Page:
Natimuk is a small township situated half-way between Melbourne and Adelaide, 25kms west of Horsham, 8kms east of Mount Arapiles and south of the Little Desert National Park. Natimuk is over 125 years old and was once the largest town in the District. There were over 70 shops and industries, including a flour mill and steel foundry, and it was one of the first Victorian towns to have its own electricity supply in 1927. The name Natimuk reportedly comes from the Jardwadjali word for ‘little creek’.

Natimuk has a population of approx. 660 people and is comprised of 47.8% males and 52.2% females. The average age of the Natimuk population is 49 years of age, which is 12 years above the Australian average. 51.4% of people are married, 27.8% have never been married and 7.6% are seperated or divorced. There are 56 widowed people living in Natimuk.

Mount Arapiles is a rock formation that rises about 140 metres above the Wimmera Plains. Mount Arapiles is primarily composed of quartzite, a metamorphic rock that was originally sandstone. Tectonic compression subjected the rock to intense heating and pressure, fusing the original quartz sand grains and quartz silica cement into one mineral. There is a distinct red/orange tinge that is due to trace amounts of iron oxide and various other impurities.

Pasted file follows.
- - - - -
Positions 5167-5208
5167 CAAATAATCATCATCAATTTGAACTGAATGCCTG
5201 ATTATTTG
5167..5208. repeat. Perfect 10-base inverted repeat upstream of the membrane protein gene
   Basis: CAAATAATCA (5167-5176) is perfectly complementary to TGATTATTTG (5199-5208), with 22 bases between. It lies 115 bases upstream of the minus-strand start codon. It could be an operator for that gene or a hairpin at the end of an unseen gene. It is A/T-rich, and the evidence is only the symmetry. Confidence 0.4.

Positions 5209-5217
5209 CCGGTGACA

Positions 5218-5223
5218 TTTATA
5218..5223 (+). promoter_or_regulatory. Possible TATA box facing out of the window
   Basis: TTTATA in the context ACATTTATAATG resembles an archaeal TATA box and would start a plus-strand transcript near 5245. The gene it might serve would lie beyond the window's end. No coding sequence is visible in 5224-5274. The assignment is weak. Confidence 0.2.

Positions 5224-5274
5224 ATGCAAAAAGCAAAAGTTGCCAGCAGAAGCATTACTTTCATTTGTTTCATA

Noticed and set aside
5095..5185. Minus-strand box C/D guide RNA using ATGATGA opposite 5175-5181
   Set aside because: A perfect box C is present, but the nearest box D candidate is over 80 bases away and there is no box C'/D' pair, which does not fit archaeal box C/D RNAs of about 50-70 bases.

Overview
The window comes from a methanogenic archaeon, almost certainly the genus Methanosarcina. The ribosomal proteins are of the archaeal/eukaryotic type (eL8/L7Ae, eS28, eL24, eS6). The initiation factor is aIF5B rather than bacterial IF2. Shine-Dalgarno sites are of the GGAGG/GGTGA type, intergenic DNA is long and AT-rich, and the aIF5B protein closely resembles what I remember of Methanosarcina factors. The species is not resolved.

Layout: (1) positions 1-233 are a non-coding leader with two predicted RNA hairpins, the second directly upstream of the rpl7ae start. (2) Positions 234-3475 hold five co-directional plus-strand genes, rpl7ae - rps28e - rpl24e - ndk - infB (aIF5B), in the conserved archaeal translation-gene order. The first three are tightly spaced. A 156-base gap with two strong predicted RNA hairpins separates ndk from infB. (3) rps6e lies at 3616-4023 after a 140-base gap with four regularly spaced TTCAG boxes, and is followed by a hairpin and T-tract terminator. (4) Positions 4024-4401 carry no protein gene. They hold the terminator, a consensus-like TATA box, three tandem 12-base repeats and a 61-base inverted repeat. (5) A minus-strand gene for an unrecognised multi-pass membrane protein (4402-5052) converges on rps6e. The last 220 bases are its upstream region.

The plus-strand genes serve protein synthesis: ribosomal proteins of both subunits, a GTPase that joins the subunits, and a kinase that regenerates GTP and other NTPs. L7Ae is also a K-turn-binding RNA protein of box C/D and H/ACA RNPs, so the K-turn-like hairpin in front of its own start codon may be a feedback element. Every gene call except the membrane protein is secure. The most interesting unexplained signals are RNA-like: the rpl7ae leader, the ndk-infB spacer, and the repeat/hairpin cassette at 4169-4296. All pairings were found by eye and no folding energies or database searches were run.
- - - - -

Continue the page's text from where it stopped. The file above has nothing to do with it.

The first recorded ascent of Arapiles was on 23 July 1836, by its European discoverer, Major Thomas Mitchell, hence the naming of the Arapiles Major Mitchell Trail and of Major Mitchell Drive along the Wimmera River in Horsham. He named the landmark after the Arapiles hills near Salamanca, Spain where the Battle of Salamanca took place, in which Mitchell had seen action.

An extract from Mitchell’s diary on 23 July reads: “This certainly was a remarkable portion of the earth’s surface, and rather resembled that of the moon as seen through a telescope”. There is a plaque commemorating his contributions to Arapiles on the aptly named “Plaque Rock”, which is close to the current campgrounds.